As the information and analysis I'm going to present in this four-part series shows, Iconix is a great buying opportunity because there are four uncertainties, and the fears about them are largely irrational and overblown. One sizable irrational fear makes for a good buying opportunity. Four sizable irrational fears make for a great buying opportunity. Developments in the upcoming weeks and months will result in significant moves higher that I think will total about 100% this year.

In the last nine months, Iconix investors had a perfect storm of negative news, all of which created uncertainties and fears that resulted in several steep declines and its very low valuation. Much of the news was such that the stock should have declined significantly. I don't know anyone who will argue that the stock should have retained its $40 price from 2014. I think the stock should have fallen over 50% based on real things such as a decrease in revenues and earnings. In fact, I bought it in the $13 range in September and sold it in October at $15.71 (though Iconix is now in a better position than it was when I sold it).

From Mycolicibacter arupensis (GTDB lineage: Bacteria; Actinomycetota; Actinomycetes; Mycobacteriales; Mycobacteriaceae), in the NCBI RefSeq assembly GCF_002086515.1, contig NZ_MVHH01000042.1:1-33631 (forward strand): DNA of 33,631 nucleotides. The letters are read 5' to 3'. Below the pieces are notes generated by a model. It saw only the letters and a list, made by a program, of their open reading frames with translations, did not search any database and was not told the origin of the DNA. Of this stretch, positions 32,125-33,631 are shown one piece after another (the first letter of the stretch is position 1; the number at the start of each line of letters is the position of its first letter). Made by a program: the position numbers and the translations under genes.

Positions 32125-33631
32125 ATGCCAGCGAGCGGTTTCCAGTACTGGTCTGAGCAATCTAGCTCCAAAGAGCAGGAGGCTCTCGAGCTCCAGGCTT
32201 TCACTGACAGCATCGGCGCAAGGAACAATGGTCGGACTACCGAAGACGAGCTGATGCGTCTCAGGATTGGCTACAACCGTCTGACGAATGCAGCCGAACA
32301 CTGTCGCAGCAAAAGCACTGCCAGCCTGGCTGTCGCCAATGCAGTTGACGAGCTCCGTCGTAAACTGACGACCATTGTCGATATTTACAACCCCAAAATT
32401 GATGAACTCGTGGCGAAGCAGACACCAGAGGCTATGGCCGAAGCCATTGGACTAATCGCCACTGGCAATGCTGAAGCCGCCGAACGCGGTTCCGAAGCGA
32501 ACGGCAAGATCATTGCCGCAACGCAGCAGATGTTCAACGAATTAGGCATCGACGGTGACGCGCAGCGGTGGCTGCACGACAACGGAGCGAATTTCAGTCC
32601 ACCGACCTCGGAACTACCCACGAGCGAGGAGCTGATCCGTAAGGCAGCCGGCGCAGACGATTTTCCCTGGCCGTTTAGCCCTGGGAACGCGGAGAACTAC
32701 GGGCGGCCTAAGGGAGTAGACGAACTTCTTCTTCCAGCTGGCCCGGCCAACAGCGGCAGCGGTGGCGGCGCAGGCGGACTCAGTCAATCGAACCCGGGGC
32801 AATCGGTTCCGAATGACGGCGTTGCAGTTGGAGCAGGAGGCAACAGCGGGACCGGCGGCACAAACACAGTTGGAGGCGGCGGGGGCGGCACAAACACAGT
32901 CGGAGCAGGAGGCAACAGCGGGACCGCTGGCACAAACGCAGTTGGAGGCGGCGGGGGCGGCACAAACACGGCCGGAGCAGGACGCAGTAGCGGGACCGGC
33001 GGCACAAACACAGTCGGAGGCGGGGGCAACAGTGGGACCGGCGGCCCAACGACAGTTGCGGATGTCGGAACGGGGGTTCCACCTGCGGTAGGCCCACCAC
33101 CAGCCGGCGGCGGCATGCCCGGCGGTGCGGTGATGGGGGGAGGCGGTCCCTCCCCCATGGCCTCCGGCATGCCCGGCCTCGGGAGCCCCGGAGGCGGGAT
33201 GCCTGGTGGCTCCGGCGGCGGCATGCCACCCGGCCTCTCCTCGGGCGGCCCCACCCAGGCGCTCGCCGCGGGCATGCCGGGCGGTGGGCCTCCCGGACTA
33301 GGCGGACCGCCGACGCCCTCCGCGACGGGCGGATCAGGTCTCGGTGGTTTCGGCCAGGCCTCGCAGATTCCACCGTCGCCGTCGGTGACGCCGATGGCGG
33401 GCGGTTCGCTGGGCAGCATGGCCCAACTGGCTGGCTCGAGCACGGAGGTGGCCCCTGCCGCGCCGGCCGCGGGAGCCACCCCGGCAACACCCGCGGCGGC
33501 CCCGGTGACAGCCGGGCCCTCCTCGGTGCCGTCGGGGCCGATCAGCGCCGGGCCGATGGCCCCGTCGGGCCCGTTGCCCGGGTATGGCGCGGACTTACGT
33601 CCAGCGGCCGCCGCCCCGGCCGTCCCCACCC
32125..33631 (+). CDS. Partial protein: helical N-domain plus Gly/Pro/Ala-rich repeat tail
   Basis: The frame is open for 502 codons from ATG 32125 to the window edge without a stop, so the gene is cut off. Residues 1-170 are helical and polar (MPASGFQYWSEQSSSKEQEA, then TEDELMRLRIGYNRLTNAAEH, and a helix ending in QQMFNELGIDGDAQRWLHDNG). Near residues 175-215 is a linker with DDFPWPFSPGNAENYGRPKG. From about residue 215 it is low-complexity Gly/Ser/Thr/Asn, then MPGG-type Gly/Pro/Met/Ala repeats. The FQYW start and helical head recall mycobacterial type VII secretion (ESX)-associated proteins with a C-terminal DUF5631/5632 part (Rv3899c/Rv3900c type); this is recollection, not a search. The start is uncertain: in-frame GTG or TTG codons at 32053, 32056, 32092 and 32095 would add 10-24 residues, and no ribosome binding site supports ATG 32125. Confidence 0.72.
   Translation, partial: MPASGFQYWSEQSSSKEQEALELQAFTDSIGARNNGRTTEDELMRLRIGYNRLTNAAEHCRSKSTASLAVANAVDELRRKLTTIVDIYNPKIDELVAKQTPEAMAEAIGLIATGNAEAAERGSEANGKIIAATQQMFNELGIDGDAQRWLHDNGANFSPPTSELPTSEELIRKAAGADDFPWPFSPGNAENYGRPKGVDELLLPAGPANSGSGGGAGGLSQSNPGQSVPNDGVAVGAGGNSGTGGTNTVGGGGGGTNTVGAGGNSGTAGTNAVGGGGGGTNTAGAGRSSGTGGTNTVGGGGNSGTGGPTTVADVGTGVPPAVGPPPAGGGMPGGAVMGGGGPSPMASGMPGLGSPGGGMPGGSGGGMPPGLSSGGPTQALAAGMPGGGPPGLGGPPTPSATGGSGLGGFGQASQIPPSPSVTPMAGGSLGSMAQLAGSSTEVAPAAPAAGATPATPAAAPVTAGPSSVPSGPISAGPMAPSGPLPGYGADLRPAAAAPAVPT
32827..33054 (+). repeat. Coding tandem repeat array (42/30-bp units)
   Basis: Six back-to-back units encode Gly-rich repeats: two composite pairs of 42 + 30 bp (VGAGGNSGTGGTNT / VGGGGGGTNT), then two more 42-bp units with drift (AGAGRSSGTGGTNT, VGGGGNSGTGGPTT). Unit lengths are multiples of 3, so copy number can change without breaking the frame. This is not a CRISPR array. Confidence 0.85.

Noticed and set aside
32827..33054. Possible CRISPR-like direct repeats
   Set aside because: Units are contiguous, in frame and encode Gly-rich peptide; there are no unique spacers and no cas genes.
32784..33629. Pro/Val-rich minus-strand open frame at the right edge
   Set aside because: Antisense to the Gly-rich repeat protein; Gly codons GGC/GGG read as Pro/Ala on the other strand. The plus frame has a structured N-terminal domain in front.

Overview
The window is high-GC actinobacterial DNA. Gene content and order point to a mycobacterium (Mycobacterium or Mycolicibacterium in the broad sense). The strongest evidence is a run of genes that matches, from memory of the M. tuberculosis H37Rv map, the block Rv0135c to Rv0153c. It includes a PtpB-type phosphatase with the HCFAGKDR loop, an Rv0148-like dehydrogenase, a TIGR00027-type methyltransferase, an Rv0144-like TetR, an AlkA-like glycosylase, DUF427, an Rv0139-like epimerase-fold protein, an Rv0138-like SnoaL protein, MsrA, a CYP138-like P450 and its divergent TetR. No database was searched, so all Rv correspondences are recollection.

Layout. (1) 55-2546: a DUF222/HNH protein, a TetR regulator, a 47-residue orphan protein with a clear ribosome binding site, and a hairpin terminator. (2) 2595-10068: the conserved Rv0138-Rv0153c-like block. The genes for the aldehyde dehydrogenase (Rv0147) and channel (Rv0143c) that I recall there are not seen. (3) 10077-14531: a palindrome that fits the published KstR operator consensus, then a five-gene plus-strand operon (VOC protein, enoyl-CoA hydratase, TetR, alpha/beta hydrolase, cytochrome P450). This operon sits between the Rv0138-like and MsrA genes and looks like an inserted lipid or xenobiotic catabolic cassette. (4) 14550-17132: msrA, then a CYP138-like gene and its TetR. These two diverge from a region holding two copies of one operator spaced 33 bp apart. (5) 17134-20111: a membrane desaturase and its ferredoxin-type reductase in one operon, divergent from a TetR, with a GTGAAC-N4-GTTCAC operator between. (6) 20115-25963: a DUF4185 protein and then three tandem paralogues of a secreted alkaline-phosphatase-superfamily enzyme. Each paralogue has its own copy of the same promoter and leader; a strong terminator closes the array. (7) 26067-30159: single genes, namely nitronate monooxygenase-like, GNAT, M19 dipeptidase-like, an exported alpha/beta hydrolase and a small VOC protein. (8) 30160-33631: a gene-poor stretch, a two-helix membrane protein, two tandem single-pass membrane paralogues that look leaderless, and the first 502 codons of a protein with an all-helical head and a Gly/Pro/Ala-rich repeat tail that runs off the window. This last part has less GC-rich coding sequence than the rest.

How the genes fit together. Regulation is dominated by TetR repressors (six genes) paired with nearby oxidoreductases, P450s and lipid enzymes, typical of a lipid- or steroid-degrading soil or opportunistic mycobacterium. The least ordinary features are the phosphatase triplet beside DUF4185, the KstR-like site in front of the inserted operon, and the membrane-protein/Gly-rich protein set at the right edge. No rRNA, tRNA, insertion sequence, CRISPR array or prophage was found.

However, it fell much further than it should have due to the fears the news created. Let's start with research and analysis of the most recent bad news that created uncertainty and a major price drop.


On December 28, 2015, Iconix announced that the SEC was investigating its accounting treatment of certain joint ventures. This caused a 21% drop in the stock due to the fear of a severe financial impact from the probe.

Six things make me fairly sure there will be only minor financial impact, if any, on the company:

1) Based on an informal probe by the SEC earlier in the year, the company already spent several million dollars to do a lengthy full-blown examination of its accounting by "a Special Committee … with the assistance of independent forensic auditors and legal advisors," Cuneo said on the last earnings call. This was done while in ongoing communication with the SEC, and included investigation of its accounting treatment of its joint ventures. Several million spent on examining the accounting of a company with only 250 employees and under $500 million in revenues is a large amount and indicates it was very thorough. After the auditing, the company re-stated its financials with corrections of errors that had only minimal impact on its earnings and cash flow.